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6-Regulation: New York (USA) bill would require labeling of genetically modified seeds

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TITLE:  Bill would require labeling of genetically modified seeds
SOURCE: Associated Press, by Mark Johnson
DATE:   12 Feb 2006

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to read more about the New York GMO bill please go to:

Bill would require labeling of genetically modified seeds

ALBANY, N.Y. -- Lawmakers in Albany want New Yorkers to know not just
what they're eating, but what they're planting as well.

A bill introduced in the Legislature would require the labeling of all
seeds that include genetically modified organisms, or GMOs.

Organic farmers fear having their crops tainted from birds, insects or
wind that could transmit pollen from GMO crops while many consumers fear
there isn't enough information available on the long-range consequences
of eating genetically modified foods or on their environmental impacts.

"Organic food is considered healthy because it's natural. The one thing
genetically modified food is not is natural," said Sarah Johnston,
executive director of the Northeast Organic Farming Association of New
York, which represents 650 farms. "Farmers are in some cases purchasing
genetically modified seeds unbeknownst to them. At the very least, people
need to know what they are purchasing."

The measure, one of several bills around the country relating to
genetically modified crops, is backed by the New York Farm Bureau and the
Northeast Organic Farming Association of New York.

Democratic Assemblyman Peter Rivera, a sponsor of the bill, said that
since GMO crops are patented, farmers also fear they could be sued for
patent infringement. Republican state Sen. James Seward is sponsoring the
bill in the Senate.

"Really there has not been enough testing done on the effects genetically
modified crops have on people, the environment and animals," said Maureen
Knapp, whose family owns an organic dairy farm in Preble, about 20 miles
south of Syracuse. "We grow crops to feed our animals and we do have
conventional farmers all around us growing (pesticide resistant) corn.
It's scary."

According to the Organic Farming Research Foundation, about 2 percent of
the U.S. food supply is grown organically. Sales of organic products have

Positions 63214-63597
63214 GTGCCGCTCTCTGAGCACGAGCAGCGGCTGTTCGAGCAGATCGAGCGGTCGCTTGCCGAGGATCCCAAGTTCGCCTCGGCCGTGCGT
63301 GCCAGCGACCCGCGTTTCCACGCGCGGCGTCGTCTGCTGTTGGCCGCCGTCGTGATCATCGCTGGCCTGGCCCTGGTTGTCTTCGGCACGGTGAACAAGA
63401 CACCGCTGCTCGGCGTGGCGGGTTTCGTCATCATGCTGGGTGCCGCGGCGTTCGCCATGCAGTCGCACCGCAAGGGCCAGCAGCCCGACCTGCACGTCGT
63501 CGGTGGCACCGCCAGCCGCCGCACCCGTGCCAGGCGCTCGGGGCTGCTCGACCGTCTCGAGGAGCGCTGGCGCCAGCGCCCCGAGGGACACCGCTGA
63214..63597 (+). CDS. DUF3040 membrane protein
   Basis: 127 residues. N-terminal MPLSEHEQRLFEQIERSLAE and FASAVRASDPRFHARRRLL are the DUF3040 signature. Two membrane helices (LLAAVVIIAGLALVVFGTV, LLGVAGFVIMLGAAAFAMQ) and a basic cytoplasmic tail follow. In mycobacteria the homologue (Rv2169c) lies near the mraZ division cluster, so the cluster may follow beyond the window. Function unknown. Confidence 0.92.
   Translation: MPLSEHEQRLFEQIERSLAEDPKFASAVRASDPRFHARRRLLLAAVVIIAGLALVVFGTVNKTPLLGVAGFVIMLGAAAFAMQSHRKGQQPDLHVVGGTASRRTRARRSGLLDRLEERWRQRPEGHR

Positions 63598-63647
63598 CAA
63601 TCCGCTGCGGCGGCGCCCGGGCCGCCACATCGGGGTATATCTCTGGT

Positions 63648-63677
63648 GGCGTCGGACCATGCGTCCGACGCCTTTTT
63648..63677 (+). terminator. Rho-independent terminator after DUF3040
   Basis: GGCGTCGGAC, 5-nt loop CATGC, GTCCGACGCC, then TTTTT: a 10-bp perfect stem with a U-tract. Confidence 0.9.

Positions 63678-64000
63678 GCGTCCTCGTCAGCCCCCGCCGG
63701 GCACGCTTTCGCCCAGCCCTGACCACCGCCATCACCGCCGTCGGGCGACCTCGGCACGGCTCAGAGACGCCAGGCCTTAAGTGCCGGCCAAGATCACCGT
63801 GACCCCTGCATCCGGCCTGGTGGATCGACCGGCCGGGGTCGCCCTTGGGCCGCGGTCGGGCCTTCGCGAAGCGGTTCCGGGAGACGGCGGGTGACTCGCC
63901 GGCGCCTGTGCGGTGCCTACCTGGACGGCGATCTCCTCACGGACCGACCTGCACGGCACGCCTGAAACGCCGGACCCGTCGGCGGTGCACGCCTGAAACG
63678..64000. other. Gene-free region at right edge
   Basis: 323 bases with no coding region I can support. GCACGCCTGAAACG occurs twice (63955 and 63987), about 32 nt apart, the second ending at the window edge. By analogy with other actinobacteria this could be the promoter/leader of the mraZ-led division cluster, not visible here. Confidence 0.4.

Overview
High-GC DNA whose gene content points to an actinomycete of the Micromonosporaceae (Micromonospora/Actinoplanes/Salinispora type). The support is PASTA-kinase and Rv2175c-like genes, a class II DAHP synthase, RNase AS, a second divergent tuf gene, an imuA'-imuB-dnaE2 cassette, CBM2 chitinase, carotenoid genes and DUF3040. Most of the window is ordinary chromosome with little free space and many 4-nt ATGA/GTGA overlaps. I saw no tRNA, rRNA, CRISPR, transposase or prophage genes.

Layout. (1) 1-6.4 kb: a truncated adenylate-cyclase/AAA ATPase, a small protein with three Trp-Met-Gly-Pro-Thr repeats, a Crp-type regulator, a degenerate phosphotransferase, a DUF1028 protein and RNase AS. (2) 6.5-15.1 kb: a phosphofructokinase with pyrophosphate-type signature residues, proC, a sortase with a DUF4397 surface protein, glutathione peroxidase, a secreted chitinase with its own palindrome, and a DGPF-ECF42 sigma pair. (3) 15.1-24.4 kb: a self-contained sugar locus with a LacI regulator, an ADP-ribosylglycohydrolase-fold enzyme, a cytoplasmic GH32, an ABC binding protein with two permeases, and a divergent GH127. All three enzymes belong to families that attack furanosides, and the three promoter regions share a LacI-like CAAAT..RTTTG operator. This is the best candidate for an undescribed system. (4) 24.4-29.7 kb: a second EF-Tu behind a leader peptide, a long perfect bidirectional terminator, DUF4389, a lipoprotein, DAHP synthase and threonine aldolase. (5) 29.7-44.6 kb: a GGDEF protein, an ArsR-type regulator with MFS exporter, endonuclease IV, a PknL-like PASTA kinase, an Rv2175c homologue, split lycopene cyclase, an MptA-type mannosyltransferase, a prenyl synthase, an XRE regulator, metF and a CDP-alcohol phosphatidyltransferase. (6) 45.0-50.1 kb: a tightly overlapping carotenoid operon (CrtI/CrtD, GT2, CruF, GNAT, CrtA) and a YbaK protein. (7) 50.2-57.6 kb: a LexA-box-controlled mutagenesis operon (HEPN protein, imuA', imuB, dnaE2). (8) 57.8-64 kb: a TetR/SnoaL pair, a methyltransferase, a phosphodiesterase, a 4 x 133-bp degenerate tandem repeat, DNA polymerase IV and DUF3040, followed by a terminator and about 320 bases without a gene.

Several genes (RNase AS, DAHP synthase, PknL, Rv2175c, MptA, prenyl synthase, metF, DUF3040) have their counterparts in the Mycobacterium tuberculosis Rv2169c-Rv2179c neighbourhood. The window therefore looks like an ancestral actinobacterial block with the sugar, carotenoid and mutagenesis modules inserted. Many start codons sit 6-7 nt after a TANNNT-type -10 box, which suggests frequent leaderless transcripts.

shown an annual increase of at least 20 percent, the fastest growing
sector of agriculture, the organization reported. The growth has come
even though organic foods cost more to produce that conventional crops.

"The organic movement has grown tremendously because of consumer demand,"
said John Bunting, a grass-based dairy farmer in Delaware County. Organic
farmers "want to guarantee to the consumer that they are in no way
involved in GMOs."

To get their organic certification, farmers are required to use organic
seed and required to make sure their vegetable crops aren't contaminated
with GMOs.

Genetic technology has been widely used by major seed companies such as
Monsanto Co. to promote insect resistance or herbicide tolerance in
crops. About 80 percent of the U.S. soybean crop and 50 percent of the
corn crop is genetically modified, said Michael Fernandez, executive
director of the Pew Initiative on Food and Biotechnology.

A 2004 study by the initiative found that state legislatures are
increasingly debating issues surrounding biotechnology's use in agriculture.

The number of bills and resolutions introduced by state legislators
nationwide addressing biotechnology and farming rose 7 percent to 130 in
2003 from 121 in 2001, according to the study.

Rivera is also sponsoring a bill that would make manufacturers of
genetically engineered plants and seeds liable for damages caused as a
result of cross-contaminating crops, seeds or plants, including wild
plants. A similar bill is now being considered in Vermont.

In Hawaii, the Legislature is debating a bill to require companies to
make public disclosures of locations of crop fields and test sites of
genetically modified crops and to specify the types of genetic tests

On the Net:
Pew Initiative on Food and Biotechnology:
Northeast Organic Farming Association of New York:


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